Bipartisan calls to increase the amount of COVID-19 relief checks to $2,000 is facing resistance in the GOP-controlled Senate and sparking division between President TrumpDonald TrumpOvernight Defense & National Security — The Pentagon's deadly mistake Overnight Energy & Environment — Presented by Climate Power — Interior returns BLM HQ to Washington France pulls ambassadors to US, Australia in protest of submarine deal MORE and Republican lawmakers.
Calls to boost the amount of the direct payments from $600 are gaining support, with Trump, Democratic leadership and a growing number of GOP senators, including vulnerable incumbents in Georgia, backing the effort.
But a House-passed bill is still facing headwinds in the Senate that could doom its chances.
The House has already left Washington, D.C., meaning that for the bill to become law, it must pass the Senate, without any changes, before noon on Sunday, when the 117th Congress is sworn in.
McConnell blocked two efforts by Democrats on Tuesday to take up the House legislation, instead signaling he could try to package the increase with changes to legal protections for technology companies and election-related investigations.
"The president highlighted three additional issues of national significance he would like to see Congress tackle together. ... Those are the three important subjects the president has linked together. This week, the Senate will begin a process to bring these three priorities into focus," McConnell said from the Senate floor.
McConnell’s strategy comes after Trump, in his statement on signing the $2.3 trillion package, said the Senate would “start the process for a vote” that tackles the three issues.
After McConnell blocked the efforts from Senate Minority Leader Charles SchumerChuck SchumerBiden discusses agenda with Schumer, Pelosi ahead of pivotal week CEOs urge Congress to raise debt limit or risk 'avoidable crisis' If .5 trillion 'infrastructure' bill fails, it's bye-bye for an increasingly unpopular Biden MORE (D-N.Y.) and Sen. Bernie SandersBernie SandersDemocrats urge Biden to commute sentences of 4K people on home confinement Briahna Joy Gray: Push toward major social spending amid pandemic was 'short-lived' Sanders 'disappointed' in House panel's vote on drug prices MORE (I-Vt.), Trump tweeted that Republicans need to promptly pass legislation to increase the checks to $2,000. But Trump in the same tweet also brought up election investigations and repealing Section 230, a law he describes as a tech shield.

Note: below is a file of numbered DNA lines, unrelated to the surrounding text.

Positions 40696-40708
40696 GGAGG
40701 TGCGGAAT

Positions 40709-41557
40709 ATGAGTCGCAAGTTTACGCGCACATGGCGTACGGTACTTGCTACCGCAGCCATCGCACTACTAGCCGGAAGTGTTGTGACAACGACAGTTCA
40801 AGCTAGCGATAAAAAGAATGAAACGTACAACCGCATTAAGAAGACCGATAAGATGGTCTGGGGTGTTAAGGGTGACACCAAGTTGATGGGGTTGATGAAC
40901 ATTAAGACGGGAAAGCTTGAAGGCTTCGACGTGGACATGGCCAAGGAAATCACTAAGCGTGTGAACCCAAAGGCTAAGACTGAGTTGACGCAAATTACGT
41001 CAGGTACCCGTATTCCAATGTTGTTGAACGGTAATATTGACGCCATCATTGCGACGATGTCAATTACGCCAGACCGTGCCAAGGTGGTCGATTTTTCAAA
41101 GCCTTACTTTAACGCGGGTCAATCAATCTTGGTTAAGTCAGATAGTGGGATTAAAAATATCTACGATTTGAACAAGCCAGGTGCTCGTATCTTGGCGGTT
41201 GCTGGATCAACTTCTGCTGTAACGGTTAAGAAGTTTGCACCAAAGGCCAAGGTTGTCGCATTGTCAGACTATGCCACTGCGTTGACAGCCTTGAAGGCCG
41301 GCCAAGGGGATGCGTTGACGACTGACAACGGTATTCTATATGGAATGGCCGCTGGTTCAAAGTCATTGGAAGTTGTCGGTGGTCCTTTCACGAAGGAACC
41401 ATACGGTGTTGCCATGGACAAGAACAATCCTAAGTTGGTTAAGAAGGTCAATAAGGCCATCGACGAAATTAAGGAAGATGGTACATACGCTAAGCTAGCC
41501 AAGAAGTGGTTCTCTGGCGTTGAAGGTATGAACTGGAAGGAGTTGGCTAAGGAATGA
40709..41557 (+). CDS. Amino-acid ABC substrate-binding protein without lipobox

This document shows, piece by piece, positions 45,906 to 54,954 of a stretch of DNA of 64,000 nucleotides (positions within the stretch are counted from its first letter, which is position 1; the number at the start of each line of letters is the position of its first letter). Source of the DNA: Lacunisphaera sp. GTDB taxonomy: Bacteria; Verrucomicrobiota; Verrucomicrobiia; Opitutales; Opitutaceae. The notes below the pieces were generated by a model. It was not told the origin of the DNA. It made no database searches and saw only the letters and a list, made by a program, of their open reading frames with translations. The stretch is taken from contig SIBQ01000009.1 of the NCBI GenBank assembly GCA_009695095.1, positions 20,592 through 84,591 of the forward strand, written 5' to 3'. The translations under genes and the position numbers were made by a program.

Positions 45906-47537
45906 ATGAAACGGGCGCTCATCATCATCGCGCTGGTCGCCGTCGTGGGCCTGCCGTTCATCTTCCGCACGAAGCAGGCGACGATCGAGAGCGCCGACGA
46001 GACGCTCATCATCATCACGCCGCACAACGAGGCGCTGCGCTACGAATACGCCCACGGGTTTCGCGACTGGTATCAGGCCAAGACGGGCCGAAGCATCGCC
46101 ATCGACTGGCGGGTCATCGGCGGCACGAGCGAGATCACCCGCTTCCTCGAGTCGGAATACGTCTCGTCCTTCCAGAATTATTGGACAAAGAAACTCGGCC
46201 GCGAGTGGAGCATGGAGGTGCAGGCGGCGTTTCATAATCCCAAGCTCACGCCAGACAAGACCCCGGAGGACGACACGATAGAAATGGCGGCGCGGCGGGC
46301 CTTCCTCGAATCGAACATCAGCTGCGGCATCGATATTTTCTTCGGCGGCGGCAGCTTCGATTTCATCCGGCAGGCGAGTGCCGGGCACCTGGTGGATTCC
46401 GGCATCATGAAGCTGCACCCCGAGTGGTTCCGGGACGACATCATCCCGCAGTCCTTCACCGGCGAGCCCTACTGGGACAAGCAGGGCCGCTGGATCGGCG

“Unless Republicans have a death wish, and it is also the right thing to do, they must approve the $2000 payments ASAP. $600 IS NOT ENOUGH! Also, get rid of Section 230 - Don’t let Big Tech steal our Country, and don’t let the Democrats steal the Presidential Election. Get tough!” he tweeted.
There’s growing support within the caucus for increasing the amount of the checks, and the public rebuke from Trump comes as the caucus is fighting to keep control of the Senate majority, needing to win two runoff elections in Georgia next month.